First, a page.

What is spalted wood or what does spalted mean? Not surprisingly most people (outside of woodworkers) have no idea what spalting is, even autocorrect doesn’t have a clue. Spalting is a common woodworking term used to describe the colorations and patterning created by the growth of fungus in wood. From “Spalted Wood” (Sara Robinson) “spalting is a process that occurs on wood when fungi colonize the substrate and extract various nutrients”. By the way, “Spalted Wood” is an excellent book and goes a lot more in depth than this post will. Generally, spalting results in the creation of zone lines and staining, the color of which will be influence by the type of fungus present.
Most commonly (in my area) blues, grays, browns, and blacks are found, however yellows, oranges, reds, purples, whites, and greens are also possible. In actuality the whole spectrum of colors is possible, these are just the most prevalent in my climate. These stains are a lot more uv resistant than commercially developed colorants today.
The species of tree also plays a role as some types of fungus prefer certain species of tree. Thus, some colors are more common in cooresponding species, i.e. bluegreen stain in holly. Likewise, I usually only find red stain in magnolia, sweet gum, tulip poplar, and pecan. People have been using spalted wood in woodwork, art, and sculpture for hundreds of years.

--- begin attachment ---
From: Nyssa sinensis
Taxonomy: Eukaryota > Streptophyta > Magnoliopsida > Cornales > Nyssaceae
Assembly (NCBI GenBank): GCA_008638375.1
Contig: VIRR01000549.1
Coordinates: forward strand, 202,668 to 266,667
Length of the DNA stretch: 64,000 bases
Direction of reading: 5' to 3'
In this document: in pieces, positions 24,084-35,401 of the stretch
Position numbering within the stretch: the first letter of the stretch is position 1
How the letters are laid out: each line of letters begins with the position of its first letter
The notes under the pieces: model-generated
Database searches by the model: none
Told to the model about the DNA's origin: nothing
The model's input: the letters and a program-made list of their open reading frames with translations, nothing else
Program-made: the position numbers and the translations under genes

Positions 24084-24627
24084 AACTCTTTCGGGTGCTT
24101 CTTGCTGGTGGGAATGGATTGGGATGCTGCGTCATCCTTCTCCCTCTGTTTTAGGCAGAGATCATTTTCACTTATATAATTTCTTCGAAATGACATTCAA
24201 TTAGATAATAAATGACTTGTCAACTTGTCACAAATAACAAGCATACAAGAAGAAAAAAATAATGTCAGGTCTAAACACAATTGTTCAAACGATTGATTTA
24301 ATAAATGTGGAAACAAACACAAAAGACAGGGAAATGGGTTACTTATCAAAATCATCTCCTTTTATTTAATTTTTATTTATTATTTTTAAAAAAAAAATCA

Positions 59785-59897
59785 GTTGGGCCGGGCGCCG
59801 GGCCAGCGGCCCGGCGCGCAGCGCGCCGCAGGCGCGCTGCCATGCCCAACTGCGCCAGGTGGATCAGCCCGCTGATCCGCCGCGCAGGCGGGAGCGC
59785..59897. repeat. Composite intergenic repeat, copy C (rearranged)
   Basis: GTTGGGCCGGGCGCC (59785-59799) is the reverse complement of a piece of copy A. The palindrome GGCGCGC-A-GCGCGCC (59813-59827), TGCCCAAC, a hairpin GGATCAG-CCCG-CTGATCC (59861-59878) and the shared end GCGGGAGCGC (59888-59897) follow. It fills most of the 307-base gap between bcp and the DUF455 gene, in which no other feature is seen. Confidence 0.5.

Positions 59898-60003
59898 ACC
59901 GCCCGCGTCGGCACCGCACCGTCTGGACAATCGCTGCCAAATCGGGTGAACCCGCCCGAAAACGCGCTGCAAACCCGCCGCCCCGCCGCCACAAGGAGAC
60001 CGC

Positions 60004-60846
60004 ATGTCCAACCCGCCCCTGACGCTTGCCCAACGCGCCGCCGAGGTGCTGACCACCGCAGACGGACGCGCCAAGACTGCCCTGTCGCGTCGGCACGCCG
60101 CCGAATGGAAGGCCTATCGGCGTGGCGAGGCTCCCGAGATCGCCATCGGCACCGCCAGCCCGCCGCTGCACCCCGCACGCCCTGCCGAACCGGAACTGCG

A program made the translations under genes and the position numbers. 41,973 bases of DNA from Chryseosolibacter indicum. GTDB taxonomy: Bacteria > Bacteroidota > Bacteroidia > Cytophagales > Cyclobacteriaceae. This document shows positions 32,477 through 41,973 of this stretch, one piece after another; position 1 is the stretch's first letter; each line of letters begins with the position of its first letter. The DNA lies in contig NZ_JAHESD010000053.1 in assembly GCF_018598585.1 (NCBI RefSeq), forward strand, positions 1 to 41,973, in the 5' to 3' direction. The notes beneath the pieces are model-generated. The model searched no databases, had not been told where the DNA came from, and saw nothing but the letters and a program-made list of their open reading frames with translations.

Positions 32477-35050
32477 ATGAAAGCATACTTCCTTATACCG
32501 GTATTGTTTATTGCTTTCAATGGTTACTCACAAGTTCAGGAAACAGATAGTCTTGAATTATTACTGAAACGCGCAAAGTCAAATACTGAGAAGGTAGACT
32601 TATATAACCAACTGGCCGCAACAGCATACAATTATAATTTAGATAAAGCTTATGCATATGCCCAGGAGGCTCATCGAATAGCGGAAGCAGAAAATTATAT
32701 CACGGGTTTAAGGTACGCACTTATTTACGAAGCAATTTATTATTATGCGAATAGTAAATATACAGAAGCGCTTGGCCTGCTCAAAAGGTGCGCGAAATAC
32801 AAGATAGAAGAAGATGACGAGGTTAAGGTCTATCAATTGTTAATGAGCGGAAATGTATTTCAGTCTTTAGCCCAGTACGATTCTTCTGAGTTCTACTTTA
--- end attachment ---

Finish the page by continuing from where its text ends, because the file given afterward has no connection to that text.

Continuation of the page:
Zone lines are the black (most common), gray, brown, etc. patterns of random lines created in the wood. They are the visual representation of the interface boundary created when two opposing fungi grow and come in contact with one another. Zones lines are extremely diverse in their thickness and arrangement. With zone lines, no two pieces of wood are identical. Horsehair pottery creates an effect that is similar to zone line patterning.
…how to find spalted wood…
Perhaps you are wondering how to find spalted wood? The easiest way is to look for flushes of mushrooms on the wood surface. Spalting is a by-product of the decay process in trees, so the wetter the climate the greater the degree of spalting. Moisture is critical for the decay process so arid climates are naturally going to have limited to no spalting. Where I live everything spalts if left outside.